Center specialists, including pediatric neurosurgeons, neurologists, orthopedists, physical and occupational therapists, nurses, specialists in fitting braces, and social workers, treat motor disorders characterized by tight or stiff muscles that may interfere with voluntary muscle movements.
   “It can be a tremendous burden on the family to try to coordinate care for a patient,” Dr. Anderson says. “Communication among doctors is also not as good when a family member is the one trying to organize the care. It’s much more efficient for everyone if one center handles the action plan.” That’s why the Columbia spasticity team meets regularly to evaluate and develop treatment plans for patients with spasticity from cerebral palsy, spinal cord injuries, or other brain injuries. Dr. Anderson’s interdisciplinary team has grown from initially caring for about five or six patients when the center was launched three years ago to caring for more than 180 children today.
   The spasticity center is the only center of its kind in the Northeast in which pediatric neurosurgeons perform the selective dorsal rhizotomy using a minimally invasive one-inch incision. This method, performed at only a few hospitals in the country, reduces postoperative pain and healing time, allowing children to begin postoperative rehabilitation in two or three days instead of waiting for weeks.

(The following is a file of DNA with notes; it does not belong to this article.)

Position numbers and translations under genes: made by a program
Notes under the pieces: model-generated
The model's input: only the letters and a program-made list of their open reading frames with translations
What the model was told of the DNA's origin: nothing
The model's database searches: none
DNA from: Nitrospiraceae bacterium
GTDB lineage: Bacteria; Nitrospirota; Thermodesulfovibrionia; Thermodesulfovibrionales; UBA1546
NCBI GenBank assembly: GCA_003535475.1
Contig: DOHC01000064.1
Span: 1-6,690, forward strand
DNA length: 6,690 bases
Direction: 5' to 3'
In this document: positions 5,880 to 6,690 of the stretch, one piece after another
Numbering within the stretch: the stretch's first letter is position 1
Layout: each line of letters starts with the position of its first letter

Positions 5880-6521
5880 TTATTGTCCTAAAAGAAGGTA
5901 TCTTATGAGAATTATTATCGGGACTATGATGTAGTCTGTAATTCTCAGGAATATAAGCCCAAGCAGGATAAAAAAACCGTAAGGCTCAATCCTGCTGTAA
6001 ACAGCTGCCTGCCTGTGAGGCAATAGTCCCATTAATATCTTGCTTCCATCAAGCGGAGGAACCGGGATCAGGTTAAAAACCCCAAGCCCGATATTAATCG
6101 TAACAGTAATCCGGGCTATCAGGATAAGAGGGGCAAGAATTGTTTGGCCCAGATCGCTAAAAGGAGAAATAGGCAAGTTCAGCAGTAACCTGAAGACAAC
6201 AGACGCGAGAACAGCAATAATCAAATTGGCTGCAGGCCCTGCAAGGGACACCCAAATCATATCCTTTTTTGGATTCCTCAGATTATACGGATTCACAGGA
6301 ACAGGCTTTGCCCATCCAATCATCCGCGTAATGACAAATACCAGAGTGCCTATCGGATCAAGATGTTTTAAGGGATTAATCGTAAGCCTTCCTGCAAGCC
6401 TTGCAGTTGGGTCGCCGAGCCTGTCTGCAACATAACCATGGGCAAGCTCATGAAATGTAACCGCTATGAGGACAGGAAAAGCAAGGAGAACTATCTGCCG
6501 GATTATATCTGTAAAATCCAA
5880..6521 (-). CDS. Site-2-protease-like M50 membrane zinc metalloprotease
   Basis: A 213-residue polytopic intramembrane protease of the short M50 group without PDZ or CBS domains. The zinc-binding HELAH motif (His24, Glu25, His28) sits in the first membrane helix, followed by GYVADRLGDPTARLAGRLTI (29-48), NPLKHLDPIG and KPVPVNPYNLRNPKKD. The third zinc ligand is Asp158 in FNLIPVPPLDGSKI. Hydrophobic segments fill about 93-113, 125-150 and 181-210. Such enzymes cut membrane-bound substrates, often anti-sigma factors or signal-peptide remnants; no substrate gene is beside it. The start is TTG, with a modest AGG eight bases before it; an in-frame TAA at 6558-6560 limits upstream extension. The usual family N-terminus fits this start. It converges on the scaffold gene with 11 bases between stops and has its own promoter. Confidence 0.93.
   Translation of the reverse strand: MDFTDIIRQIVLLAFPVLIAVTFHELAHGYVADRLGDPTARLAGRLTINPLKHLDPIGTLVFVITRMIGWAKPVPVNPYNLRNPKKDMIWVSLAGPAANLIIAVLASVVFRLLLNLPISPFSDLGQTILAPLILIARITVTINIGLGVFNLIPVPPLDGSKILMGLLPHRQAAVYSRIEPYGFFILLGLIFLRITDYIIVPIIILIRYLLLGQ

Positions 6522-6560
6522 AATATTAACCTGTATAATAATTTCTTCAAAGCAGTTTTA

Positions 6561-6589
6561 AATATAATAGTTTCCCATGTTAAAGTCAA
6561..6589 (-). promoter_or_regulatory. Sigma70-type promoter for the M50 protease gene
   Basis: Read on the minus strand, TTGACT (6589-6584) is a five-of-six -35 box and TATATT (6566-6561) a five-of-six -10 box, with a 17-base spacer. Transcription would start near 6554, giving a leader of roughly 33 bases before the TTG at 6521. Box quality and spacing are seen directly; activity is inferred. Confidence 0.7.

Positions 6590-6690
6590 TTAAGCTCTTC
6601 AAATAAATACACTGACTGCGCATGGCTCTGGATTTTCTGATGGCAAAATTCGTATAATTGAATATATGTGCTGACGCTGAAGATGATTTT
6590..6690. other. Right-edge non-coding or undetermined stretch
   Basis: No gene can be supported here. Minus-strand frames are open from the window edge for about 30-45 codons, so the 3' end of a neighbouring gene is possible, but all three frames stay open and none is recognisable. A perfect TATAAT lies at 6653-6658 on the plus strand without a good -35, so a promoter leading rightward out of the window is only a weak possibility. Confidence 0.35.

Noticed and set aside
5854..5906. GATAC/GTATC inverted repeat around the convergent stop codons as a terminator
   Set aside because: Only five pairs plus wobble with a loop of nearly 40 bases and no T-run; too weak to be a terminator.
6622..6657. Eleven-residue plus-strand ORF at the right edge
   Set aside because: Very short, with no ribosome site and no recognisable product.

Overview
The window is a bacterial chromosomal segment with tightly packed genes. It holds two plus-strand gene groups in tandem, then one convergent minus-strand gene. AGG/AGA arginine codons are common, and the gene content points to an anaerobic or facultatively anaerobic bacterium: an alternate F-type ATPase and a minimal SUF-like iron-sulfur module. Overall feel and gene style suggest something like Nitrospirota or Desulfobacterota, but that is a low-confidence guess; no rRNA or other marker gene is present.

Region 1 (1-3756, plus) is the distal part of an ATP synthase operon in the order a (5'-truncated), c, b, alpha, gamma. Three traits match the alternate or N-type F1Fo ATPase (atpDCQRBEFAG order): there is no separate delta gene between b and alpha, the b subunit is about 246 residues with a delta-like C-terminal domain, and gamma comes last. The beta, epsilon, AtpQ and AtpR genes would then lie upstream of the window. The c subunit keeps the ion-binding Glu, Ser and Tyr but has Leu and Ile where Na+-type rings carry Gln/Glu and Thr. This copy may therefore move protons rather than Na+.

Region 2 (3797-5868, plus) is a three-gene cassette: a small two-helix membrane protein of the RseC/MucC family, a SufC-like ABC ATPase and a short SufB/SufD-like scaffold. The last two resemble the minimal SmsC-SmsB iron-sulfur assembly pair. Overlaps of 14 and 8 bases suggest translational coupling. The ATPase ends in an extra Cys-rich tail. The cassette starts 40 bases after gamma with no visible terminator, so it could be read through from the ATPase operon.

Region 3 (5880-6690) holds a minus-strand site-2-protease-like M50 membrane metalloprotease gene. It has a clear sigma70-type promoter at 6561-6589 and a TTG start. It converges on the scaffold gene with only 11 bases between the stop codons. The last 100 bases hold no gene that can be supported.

The center is collaborating with the Mailman School of Public Health to create a database that collects and analyzes data about patients, such as the range of motion of their joints, muscle tone, and gait. “Our goal is to identify preoperative predictors of who would be the best candidates for selective dorsal rhizotomy, as well as to develop better functional outcome measures for these children,” Dr. Anderson says.
   Other modalities the center uses for treating spasticity include intramuscular injections of Botox, oral medications, physical and occupational therapy, bracing, and orthopedic surgical procedures. Dr. Anderson also surgically implants specialized pumps that provide a more powerful way to deliver a muscle relaxant directly into the spinal fluid to avoid unwanted side effects of the medication.
   “The center’s use of the latest treatments, along with coordinated, centralized care, helps patients and their families cope with what are often very difficult disorders,” Dr. Anderson says.

To schedule an appointment at the Spasticity Center, call Genevieve Chirelstein at 212-305-9606.